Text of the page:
Tom Goodenough Tom Goodenough

Tonight’s Brexit debate: What happens and when

Now that the Supreme Court has ruled that Parliament must have its say on Brexit, it seems MPs are determined to make the most of it. After last week’s mammoth debate, today’s session on amendments to the Government’s White Paper will drag on until the early hours of tomorrow morning. It’s expected to finish up at around 1am – keeping Brexit aficionados, as well as MPs from all sides and the Government busy. But what will they be discussing? Here’s the Spectator’s guide to tonight’s Brexit session:

After Theresa May’s Commons statement on the European Council meeting, tonight’s Commons session will essentially split into two parts. The first, expected to last from 4.30pm until around 9pm, will consider what role Parliament should have in holding the Government’s feet to the fire during negotiations for Brexit.

After this session finishes up, MPs will then move on to considering what role the devolved assemblies in Scotland, Northern Ireland and Wales should be given in having their say on the triggering of Article 50. MPs will also debate what involvement the likes of the Scottish First Minister Nicola Sturgeon should be given in Brexit talks with the European Union.

First up this afternoon, MPs will get down to business by debating an amendment put forward by Jeremy Corbyn. This calls on Parliament to be given full oversight of the Brexit process as it unfolds. If the clause gets the go-ahead, the Government will have to publish reports updating Parliament on its Brexit progress at least every two months. A separate clause being debated tonight will also compel the Government to come to Parliament once every three months to keep the Commons informed on ‘progress in negotiations on Article 50’.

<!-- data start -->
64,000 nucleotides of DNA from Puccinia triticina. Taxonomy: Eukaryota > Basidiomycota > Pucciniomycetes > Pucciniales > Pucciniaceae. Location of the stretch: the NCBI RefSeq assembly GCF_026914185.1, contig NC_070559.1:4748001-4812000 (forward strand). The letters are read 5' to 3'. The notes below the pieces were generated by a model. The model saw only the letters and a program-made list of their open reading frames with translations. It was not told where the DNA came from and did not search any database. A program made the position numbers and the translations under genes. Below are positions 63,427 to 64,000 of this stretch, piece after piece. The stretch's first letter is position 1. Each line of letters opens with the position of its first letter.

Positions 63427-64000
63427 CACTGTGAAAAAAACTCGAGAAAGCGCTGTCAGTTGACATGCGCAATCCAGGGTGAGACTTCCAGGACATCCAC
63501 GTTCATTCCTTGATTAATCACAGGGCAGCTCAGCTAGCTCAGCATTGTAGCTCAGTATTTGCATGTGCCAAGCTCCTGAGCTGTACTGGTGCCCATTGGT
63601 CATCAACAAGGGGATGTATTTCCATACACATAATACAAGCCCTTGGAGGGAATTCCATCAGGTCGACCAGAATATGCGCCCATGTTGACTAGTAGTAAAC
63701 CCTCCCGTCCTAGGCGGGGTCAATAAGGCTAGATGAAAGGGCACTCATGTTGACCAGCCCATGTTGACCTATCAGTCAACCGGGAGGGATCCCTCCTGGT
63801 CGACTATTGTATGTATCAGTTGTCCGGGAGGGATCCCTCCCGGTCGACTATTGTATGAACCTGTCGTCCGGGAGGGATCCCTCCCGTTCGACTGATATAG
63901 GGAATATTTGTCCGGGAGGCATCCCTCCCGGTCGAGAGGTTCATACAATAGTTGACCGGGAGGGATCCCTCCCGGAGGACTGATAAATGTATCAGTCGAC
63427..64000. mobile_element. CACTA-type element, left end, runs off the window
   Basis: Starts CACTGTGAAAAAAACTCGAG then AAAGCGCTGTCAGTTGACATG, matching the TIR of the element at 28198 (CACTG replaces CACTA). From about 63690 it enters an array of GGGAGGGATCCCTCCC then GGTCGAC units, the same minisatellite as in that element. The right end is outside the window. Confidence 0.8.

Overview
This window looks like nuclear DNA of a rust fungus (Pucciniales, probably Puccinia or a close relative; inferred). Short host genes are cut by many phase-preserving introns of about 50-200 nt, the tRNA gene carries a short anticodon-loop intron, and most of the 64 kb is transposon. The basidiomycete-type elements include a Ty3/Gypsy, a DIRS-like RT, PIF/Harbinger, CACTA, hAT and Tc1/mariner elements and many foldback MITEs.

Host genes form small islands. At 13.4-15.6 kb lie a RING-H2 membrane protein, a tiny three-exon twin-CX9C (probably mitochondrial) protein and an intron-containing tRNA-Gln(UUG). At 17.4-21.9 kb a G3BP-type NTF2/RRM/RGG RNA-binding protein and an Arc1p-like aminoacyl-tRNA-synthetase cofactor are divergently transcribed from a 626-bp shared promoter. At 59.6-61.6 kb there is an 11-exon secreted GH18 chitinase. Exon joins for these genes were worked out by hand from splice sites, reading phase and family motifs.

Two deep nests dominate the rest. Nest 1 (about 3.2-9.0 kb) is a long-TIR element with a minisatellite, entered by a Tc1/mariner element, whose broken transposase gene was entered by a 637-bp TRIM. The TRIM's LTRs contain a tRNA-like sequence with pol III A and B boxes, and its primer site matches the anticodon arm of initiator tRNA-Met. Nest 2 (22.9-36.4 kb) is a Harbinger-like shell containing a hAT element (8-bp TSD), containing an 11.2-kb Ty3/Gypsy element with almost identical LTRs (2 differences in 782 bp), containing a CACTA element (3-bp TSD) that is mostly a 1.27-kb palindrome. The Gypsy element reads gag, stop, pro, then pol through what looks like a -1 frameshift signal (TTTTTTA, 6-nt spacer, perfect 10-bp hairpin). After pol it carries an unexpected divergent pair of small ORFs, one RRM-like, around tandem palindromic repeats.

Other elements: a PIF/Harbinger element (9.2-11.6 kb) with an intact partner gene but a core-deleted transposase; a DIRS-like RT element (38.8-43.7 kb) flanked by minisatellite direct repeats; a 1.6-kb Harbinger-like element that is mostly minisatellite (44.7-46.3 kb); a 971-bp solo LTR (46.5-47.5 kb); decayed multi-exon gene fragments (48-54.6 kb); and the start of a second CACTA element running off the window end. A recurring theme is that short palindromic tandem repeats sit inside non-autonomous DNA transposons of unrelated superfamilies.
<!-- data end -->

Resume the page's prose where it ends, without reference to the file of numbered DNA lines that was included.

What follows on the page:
Next, MPs will turn to the matter of financial services and discuss whether the Government should have to keep Parliament informed on what steps are being taken to ‘defend and promote the access to European markets for the UK financial services sector’ after Brexit.

Already a subscriber? Log in

Keep reading with a free trial

Subscribe and get your first month of online and app access for free. After that it’s just £1 a week.

There’s no commitment, you can cancel any time.


Unlock more articles



Don't miss out

Join the conversation with other Spectator readers. Subscribe to leave a comment.

Already a subscriber? Log in